Bratt kidnapper receives 5 to 20 year sentence
BRATTLEBORO -- Salahdin Trowell, convicted of a kidnapping last year in Brattleboro and bearing a criminal record that stretches back to the late 1990s in New Jersey, stood in court here Friday morning and declared that "I am a changed man."
Those words carried enough weight with Judge David Suntag that the judge lowered the minimum sentence he had considered imposing for the 31-year-old's convictions on two felony counts -- kidnapping as well as assault and robbery.
But as he sentenced Trowell to serve five to 20 years in prison, Suntag also indicated that Trowell still has much work to do before he can leave his criminal record and his prison cell behind.
"You're doing this too long," Suntag said. "This is it. This is your time. You must be serious."
Friday's sentencing hearing in Windham Superior Court Criminal Division marked the end of a case that involved four suspects and started on May 23, 2013.
That day, police said, two women were abducted from the Flat Street entrance of the Brattleboro Transportation Center. Trowell was accused of orchestrating that kidnapping in an attempt to find a man who owed him a drug debt.
The women escaped, unharmed, a short time later when the Cadillac Escalade they were riding in was stopped by police on Western Avenue.
The driver of the Escalade was charged, but that case later was dismissed. Two men who were in the SUV -- James Manning of Jersey City, N.J., and Marcus Koritz of Brattleboro -- also were arrested, and police found Trowell hiding under a bed in a Canal Street apartment later that day.
Koritz in April pleaded guilty to aiding in commission of a felony, burglary and unlawful mischief, and he was sentenced to four to 12 years in prison. Manning pleaded to aiding in commission of a felony and unlawful trespass; he is on probation and was called as a prosecution witness in Trowell's trial earlier this year.
On March 1, a jury convicted Trowell on the two felony counts, and he has remained in prison without bail. Earlier in July, during the first portion of his sentencing hearing, prosecutors requested a 10- to 35-year penalty while a defense attorney asked for three to six years.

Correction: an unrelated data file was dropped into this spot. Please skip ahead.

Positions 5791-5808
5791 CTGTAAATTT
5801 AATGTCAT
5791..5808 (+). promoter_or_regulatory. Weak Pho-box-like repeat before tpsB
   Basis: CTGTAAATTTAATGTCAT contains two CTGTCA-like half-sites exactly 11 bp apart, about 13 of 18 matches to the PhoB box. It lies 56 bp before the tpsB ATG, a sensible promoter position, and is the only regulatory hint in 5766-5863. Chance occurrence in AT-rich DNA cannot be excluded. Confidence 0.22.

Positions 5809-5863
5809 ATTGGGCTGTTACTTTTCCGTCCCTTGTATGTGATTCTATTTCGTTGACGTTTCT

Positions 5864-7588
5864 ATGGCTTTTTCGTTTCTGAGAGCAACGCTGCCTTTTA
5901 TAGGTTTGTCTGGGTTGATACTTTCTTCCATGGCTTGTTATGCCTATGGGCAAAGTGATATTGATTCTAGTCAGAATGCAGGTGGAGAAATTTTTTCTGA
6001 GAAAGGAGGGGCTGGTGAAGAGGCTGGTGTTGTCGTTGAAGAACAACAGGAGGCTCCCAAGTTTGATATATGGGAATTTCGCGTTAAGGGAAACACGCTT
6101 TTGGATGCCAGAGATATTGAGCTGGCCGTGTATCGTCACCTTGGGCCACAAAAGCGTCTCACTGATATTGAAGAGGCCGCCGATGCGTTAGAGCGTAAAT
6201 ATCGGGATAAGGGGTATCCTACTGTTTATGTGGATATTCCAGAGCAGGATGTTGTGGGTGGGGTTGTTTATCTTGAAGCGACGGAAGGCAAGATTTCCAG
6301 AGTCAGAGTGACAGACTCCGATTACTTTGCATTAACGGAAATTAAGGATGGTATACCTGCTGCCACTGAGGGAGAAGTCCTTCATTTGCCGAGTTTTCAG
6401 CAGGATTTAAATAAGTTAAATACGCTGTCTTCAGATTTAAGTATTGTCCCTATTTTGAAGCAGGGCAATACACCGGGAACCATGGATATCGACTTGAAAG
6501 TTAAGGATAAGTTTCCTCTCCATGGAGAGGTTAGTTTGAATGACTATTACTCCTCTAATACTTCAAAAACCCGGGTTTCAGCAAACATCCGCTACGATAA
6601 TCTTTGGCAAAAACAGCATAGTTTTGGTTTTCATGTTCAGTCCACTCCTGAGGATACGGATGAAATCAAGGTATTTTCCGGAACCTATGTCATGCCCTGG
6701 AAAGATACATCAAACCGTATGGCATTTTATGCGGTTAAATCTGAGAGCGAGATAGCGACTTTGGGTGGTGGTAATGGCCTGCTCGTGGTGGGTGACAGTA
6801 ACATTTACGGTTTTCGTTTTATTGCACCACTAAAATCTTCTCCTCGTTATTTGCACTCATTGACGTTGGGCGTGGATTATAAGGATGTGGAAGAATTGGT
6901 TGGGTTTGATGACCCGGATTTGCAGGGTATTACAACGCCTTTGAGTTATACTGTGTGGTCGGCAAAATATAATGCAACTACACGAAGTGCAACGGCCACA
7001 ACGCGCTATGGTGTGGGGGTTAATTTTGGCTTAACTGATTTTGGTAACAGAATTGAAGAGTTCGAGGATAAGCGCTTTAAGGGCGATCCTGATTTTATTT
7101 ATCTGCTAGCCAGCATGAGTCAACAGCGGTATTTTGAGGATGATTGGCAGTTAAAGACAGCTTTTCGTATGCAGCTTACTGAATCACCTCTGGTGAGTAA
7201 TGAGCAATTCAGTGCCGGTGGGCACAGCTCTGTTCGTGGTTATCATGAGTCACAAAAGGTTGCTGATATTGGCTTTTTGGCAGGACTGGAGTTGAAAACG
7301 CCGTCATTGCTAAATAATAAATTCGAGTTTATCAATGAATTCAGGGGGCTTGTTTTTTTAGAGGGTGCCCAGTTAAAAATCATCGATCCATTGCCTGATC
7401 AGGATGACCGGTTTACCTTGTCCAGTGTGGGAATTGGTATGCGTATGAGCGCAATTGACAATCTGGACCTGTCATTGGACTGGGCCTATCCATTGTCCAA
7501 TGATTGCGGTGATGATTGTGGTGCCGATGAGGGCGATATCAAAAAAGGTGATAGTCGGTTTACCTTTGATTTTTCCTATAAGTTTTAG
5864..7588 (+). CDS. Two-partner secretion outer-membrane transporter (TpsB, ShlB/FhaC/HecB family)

That proceeding included testimony from two New Jersey police officers who offered evidence that Trowell has been affiliated with the Bloods street gang and, in fact, had been a local leader in that criminal organization.
While there was no evidence of gang influence in the Brattleboro case, Windham County Deputy State's Attorney Steven Brown argued that Trowell's past showed that "he has the power and the ability to influence what people do. He brought the same culture that he learned in New Jersey to Vermont."
Defense attorney Robert Sussman, however, questioned the credibility of gang evidence and also called Trowell's girlfriend, Jolene Belair, to the stand. She testified that Trowell had been a father figure to her son and had come to Vermont to change his life.
That was a theme Trowell returned to Friday morning when his sentencing hearing resumed. He told Suntag about a childhood spent on dangerous streets -- "a war zone, and every day struggling, wondering if I was going to die" -- and he talked about family members falling prey to those same streets.
"It's been hard and scary for me all my life," he said.
Trowell said he tried to escape from that life, in part by obtaining his high school diploma and getting into body-building and training.
"Today, I'm a changed man -- closer to my God and closer to my family," he said. "I'm 31 years of age, and I'm tired."
As for the past, "I'm not the child I was years ago," Trowell said. "We all make mistakes as children."
Trowell told the judge that he felt "remorse" that the victims in last year's incident felt fear. "It was never my intention to cause them any harm," he said.
But he stopped short of admitting his role in the kidnapping and did not apologize directly for his actions. Suntag took note of those omissions.
"You didn't acknowledge what you've done to others in your statement," the judge said. "Much has happened to you, but also, you've done much to others. And you didn't talk about that."
Suntag also pointed out that it was too late to consider arguments that Trowell is innocent.
"You had a fair trial. Whether you accept that or not is up to you," Suntag said, adding that "the only logical conclusion to take from the jury's verdict is that you were directing the activities that led to these crimes."
The judge made reference to the long list of crimes on Trowell's record including convictions for drug offenses, simple assault and aggravated assault.
"You have a lengthy history since you were about 13 or 14 years old, right up until these events, in which you have repeatedly engaged in violent activity," Suntag said.
Nonetheless, Suntag said he appreciated Trowell's decision to speak. The judge acknowledged that he had started the day intending to impose a 10-year minimum sentence but reconsidered after listening to Trowell.
"I needed to hear from you -- not your lawyers, not from anybody else," Suntag said. "I needed to hear from you."
Suntag imposed five to 20 years in prison for the kidnapping charge, with credit for time served. Running concurrently is a five- to 10-year sentence for assault and robbery, also with credit.
Mike Faher can be reached at firstname.lastname@example.org or 802-254-2311, ext. 275.
TALK TO US
If you'd like to leave a comment (or a tip or a question) about this story with the editors, please email us. We also welcome letters to the editor for publication; you can do that by filling out our letters form and submitting it to the newsroom.